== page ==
She’s very literal and she always gets things wrong because she does what she was told, literally, and I realized, you know, I was, as I was reading it to Benji, he didn’t understand any of the jokes because he was taking it literally. And then I realized, well, kind of the point of the book is to laugh at Amelia Bedelia and how she gets everything wrong and she just doesn’t get it.

And again, it goes back to shaming there, shaming Amelia Bedelia for having a disability. Or for being different and you know, again, again, it’s supposed to be funny. I thought it was funny as a kid, but if you think about it from the point of she might actually have high functioning autism, it’s really no longer funny because they really just are making fun of her.

Onto parentshaming, and this is an issue that has been bothering me for a long time. We really do love the school that we send our kids to. We’ve had great experiences and the kids have been really thriving there. They’ve really come out of their shell and are doing quite well, especially Alex, when he was going to the school that he attended before this, that he’d attended since he was very little.

He really wasn’t doing anything. He wasn’t interacting with us very much. He didn’t seem to have any energy. He didn’t play a lot. And then as soon as we started the school, he just really came out of a shell and he did amazingly well. So again, we really like the school. However, I’ve been having an issue with one of the teachers because I really feel like she’s mom shaming me.

We had several issues, so she keeps telling me what I should and shouldn’t do with Alex. She’s telling me how I’m doing this wrong and I need to be doing more of this and less of that. Her biggest pet peeve is the food that I send Alex for lunch. There are a few food restrictions that I won’t get into on this podcast, just for anonymity purposes for the kids, but it has to only be dairy types of foods.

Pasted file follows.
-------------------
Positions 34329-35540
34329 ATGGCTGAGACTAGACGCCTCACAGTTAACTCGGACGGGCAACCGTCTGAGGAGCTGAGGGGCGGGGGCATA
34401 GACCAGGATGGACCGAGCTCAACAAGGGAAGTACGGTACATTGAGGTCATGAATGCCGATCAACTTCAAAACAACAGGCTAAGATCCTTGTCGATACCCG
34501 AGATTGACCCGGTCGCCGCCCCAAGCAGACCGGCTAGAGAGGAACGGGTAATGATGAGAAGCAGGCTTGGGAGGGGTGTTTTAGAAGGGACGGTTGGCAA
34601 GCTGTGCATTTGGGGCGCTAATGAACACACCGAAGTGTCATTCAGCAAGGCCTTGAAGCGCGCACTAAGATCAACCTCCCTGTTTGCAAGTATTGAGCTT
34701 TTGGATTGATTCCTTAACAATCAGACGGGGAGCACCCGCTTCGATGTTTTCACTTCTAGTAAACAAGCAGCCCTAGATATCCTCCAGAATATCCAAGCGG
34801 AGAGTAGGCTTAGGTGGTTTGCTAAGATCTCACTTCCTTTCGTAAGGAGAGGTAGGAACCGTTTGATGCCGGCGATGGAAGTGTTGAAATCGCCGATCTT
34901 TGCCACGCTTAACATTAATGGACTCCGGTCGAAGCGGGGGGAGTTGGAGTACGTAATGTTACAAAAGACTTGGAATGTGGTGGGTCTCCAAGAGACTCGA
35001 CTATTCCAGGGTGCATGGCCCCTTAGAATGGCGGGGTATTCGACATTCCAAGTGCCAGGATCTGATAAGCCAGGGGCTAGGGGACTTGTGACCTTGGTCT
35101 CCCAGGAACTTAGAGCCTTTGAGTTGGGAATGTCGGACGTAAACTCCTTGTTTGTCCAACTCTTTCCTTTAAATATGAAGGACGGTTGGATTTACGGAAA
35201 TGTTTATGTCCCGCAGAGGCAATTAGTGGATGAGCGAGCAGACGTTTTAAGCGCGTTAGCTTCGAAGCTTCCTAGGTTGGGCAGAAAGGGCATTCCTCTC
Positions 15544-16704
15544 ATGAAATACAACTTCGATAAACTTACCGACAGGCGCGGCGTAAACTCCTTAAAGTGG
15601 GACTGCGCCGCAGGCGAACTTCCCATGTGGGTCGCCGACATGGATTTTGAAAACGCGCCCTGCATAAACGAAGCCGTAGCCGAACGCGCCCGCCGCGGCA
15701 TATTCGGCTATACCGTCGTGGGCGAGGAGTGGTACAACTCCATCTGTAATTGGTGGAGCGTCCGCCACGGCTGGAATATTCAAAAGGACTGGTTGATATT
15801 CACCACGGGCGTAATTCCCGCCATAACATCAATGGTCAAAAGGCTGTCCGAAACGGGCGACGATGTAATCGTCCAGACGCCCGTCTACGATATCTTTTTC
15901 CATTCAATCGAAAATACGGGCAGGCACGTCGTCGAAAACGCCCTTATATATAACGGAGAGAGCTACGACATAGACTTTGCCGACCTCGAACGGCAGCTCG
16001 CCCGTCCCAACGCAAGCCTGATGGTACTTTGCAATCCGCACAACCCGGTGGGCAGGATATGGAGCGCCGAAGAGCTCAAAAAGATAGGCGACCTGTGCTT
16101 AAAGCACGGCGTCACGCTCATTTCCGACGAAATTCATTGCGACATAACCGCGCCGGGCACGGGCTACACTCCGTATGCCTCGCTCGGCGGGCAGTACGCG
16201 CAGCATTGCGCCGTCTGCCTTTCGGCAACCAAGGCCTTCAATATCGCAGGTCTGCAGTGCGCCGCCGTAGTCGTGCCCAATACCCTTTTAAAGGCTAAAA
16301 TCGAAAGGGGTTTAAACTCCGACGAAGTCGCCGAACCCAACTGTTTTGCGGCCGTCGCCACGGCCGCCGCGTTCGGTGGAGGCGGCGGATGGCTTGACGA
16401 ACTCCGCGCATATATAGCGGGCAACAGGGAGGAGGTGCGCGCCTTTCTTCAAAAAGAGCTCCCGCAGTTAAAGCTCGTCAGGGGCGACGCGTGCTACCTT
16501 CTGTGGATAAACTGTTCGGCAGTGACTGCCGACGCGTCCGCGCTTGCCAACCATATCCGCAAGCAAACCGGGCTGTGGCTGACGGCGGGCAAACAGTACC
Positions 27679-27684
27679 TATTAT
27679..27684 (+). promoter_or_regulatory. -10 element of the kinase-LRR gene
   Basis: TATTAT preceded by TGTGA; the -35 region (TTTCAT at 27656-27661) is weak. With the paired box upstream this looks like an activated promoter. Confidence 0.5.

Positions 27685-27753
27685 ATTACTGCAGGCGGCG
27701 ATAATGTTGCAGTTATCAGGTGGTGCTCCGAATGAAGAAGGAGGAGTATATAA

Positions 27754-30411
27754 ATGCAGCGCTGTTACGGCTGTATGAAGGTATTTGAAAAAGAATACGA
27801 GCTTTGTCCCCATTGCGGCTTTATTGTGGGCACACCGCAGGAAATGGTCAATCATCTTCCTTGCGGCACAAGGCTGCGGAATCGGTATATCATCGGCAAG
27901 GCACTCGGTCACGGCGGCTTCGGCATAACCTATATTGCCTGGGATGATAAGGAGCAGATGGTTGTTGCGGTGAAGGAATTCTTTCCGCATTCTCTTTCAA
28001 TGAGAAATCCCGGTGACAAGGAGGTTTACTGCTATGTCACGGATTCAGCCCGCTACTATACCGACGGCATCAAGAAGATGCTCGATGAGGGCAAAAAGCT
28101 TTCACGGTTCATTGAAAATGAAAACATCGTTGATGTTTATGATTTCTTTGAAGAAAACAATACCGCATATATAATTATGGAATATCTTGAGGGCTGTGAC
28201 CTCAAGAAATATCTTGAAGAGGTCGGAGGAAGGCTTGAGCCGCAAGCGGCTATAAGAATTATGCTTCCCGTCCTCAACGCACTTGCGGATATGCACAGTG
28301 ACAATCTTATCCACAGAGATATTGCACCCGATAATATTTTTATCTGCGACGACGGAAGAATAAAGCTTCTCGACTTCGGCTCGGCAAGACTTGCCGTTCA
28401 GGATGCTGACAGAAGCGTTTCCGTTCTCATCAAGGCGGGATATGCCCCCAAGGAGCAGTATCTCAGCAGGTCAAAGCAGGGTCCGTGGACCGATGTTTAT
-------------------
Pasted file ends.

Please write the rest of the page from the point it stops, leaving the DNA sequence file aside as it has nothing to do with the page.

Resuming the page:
It has to be nut free. And, and now the teacher saying, well, he has some teeth, he’s past the stage of purees, so you need to start sending him finger foods. So there was one day that I didn’t do that. And he didn’t eat very much, and she said to me, well, you need to start sending him better foods because he didn’t eat well today.

And it was a day that I was having a lot of trouble emotionally. It was just a really, really hard day for me. And I said, you know, we’ve been really struggling. I’ve been doing most of the parenting types of things, and some days I just can’t get it right. I do the very best I can. My husband had been struggling on his own. So he hadn’t really been helping too much with certain aspects, like packing the kids for school. And I said to her, you know, I’m doing this by myself right now. And she turned to me and she said, well, you have to be really gentle with Louis because he works full time.

And I looked at her and I said. But so do I. What does that have to do with anything? We both work full time. Why are you shaming me about it? I don’t understand. And since that time, she has continued to shame me for the foods that we pack him. The problem is he has six teeth and he doesn’t feel comfortable eating solid fruits or vegetables. We can’t send in meat. It has to be nut-free and she doesn’t want it to be a puree, which really, really limits what a one year old will eat. At home, he has a very wide variety of things he’ll eat and he is absolutely a carnivores, so he eats a ton of meat. He does like nut products.